Recycling Programs

Fluorescent Light Bulbs Information

The Energy Independence and Security Act of 2007 was signed into law on December 19, 2007, as Public Law 110-140. As part of this Act, the incandescent light bulb will be phased out of the U.S. market beginning in 2012.

Why target light bulbs?

Energy efficient lighting is one of the lowest-cost ways for the nation to reduce electricity use and, as a result, greenhouse gas emissions. In fact, households should save money because their utility bills will be lower. The ban will be gradual, beginning in 2012 with 100 watt bulbs and finishing in 2014. However, some manufacturers may phase out earlier.

So, what do I use instead?

The Energy Act identified an energy efficient standard for lighting. Currently, fluorescent and compact fluorescent light bulbs (CFL) meet these standards. CFLs are designed to fit into sockets that accommodated incandescent lights, but with the advantages of a fluorescent lights. A CFL can save over $30 in electricity costs over its life and uses 75% less energy than an incandescent bulb.

It is anticipated that in the future, light emitting diodes (LED) lights will also be available and up to the standard. Also, energy efficient incandescent light bulbs are under development and may be on the market by the time the ban is in place.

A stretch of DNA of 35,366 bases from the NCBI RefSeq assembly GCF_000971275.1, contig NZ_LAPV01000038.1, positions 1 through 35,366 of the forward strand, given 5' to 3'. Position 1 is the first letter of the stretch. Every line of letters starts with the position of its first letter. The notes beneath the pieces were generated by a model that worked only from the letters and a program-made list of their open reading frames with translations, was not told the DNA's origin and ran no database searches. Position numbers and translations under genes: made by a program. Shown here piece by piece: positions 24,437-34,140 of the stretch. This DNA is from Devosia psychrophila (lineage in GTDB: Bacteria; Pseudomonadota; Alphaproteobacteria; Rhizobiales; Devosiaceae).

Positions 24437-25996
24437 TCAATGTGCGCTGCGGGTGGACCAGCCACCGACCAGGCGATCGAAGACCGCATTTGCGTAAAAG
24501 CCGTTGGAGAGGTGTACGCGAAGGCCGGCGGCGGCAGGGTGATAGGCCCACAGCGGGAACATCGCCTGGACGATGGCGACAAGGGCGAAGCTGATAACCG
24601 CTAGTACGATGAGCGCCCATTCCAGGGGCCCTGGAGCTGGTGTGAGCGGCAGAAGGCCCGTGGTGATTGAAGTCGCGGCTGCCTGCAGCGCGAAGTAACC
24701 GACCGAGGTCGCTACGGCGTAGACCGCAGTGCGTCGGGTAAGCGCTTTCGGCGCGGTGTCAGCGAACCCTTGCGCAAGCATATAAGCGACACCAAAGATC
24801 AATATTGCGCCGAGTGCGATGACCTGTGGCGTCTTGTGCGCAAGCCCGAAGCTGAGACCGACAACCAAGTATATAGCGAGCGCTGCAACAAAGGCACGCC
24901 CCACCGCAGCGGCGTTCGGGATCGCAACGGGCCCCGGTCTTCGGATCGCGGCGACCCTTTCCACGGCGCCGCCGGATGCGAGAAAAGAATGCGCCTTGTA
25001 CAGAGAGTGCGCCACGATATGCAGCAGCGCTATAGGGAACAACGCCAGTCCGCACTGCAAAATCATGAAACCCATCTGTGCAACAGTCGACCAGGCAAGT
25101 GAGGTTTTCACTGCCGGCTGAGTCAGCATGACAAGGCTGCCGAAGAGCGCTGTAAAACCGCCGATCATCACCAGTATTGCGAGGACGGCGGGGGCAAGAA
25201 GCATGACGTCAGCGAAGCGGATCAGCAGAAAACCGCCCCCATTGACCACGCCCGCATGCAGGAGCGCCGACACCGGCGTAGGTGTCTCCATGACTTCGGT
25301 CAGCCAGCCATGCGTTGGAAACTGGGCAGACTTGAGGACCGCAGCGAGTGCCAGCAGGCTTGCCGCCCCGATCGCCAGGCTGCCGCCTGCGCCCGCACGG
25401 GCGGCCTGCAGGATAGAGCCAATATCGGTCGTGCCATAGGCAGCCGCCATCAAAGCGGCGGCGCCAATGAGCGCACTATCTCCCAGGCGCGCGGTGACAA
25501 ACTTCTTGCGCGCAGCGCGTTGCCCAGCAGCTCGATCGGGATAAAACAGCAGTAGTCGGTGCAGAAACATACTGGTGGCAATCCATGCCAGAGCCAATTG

What about the mercury in fluorescent and CFLs?

Although CFLs have the advantage of being energy efficient, they do contain mercury, which is toxic. The amount amount of mercury sealed in each bulb is small about 1% of what used to be in those old-fashioned thermometers. A CFL contains an average of 5 mg of mercury.

However, coal-fired power plants, the source of most of the electric power used in the U.S., emit approximately 10 mg of mercury to produce the electricity to run an incandescent bulb compared to only 2.4 mg of mercury to run a CFL for the same time.

The average mercury content of 4-ft long fluorescent light bulbs has decreased from about 48 mg in 1985 to 12 mg in 1999. The majority of fluorescent lamps in service in the USA in recent years contain an average of 22 mg of mercury.

What about disposing of the light bulbs?

Fluorescent bulbs and CFLs are included in hazardous waste regulated as universal waste. Commercial businesses must follow these rules in disposing of their fluorescent light bulbs. For commercial businesses, fluorescent bulbs and CFLs are prohibited from DSWA’s facilities.

Households also generate hazardous wastes, but they are allowed to dispose of these wastes in the trash. While new municipal solid waste landfills are designed to handle Household Hazardous Wastes (HHW), these wastes can be better managed in a designated program for collection or recycling. DSWA encourages residents to utilize HHW Collection Events for handling fluorescent light bulbs.

DSWA operates a Household Hazardous Waste Collection Program free for all Delaware residents. DSWA educates and increases public awareness and participation in collecting the fluorescent light bulb as part of the HHW Program.

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